Skip to main content

Home Uncategorised

Chemsex and LGBTQ addiction expert David Stuart remembered by friends and colleagues

David is among the everyday LGBTQ heroes honoured at the Attitude Pride Awards 2022, in association with Magnum.

By Alastair James

Words: Cliff Joannou; Photography: Nigel Brunsdon, Markus Bidaux

My first introduction to David Stuart came through a mutual friend, Meredith O’Shaughnessy. It was the early ’00s and Meredith and I ended up back at David’s flat in Covent Garden after a night out. I couldn’t tell you where we had been, other than it had no doubt been a wild one.

“His flat was the centre of the universe,” Meredith says of a hedonistic period firmly in the past. “We thought we were eternal.” 

In a previous life, prior to getting sober and becoming one of the world’s most prominent champions highlighting addiction within the queer community, David ran an agency for sex workers before becoming ‘the most glamorous dealer in London’.

But the seductive shimmer would soon fade to grey. “As the years progressed, the scene changed and the drugs that people used changed. Things became much more complicated for people, and that affected David a lot. I think that weighed quite heavily on his mind,” reflects Meredith.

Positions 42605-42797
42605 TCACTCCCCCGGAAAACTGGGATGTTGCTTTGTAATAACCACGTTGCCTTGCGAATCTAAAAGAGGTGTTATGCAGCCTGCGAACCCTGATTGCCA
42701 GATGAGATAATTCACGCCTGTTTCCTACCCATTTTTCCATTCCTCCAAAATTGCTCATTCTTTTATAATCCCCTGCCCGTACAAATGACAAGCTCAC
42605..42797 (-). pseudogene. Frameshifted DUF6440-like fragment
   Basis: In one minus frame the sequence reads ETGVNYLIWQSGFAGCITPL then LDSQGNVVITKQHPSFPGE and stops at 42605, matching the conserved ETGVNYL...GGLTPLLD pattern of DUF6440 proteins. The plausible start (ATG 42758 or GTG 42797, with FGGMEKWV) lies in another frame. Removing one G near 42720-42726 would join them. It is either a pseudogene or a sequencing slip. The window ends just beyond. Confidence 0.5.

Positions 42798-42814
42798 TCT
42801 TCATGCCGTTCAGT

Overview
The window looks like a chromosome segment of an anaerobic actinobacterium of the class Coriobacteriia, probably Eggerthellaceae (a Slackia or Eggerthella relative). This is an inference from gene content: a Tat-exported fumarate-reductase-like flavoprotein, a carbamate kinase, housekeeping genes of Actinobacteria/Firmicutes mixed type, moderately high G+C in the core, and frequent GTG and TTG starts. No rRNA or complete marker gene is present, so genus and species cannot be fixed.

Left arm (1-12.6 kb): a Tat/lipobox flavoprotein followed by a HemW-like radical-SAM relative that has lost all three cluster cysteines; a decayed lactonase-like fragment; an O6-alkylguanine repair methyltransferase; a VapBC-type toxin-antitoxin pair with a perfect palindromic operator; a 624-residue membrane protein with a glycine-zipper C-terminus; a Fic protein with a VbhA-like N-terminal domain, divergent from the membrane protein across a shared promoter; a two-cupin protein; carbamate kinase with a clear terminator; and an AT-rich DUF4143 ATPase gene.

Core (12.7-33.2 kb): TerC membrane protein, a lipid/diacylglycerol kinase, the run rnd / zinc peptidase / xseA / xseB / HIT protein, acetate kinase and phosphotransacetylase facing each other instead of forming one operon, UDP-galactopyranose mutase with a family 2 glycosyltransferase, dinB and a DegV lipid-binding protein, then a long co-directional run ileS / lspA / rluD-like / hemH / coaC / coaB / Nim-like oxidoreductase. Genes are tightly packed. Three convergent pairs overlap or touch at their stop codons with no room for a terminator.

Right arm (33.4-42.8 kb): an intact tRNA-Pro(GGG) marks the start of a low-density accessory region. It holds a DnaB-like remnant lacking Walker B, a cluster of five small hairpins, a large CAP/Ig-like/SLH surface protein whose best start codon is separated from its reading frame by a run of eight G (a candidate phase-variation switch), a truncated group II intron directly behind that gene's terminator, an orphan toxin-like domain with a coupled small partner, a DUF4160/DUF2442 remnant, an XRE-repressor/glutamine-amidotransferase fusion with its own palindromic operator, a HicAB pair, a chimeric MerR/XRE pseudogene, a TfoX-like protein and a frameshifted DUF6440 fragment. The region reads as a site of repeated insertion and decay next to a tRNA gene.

After becoming addicted to crystal meth, David was hospitalised and arrested. It was the beginning of a journey that would lead him to become a force for good in the LGBTQ+ community.

The next time I would meet David, I was editing London scene magazine QX, and he was sober and working to raise awareness of the unique issues caused by the impact of sex and drugs on the gay community. We campaigned together on numerous issues, from normalising the discussion around addiction to campaigning for inclusive relationship and sex education in schools.

“David was the person who created the word ‘chemsex’,” says Ignacio Labayen de Inza, CEO and co-founder of the charity Controlling Chemsex. “David identified that there was a different reality coming out, that is present now all over the world.”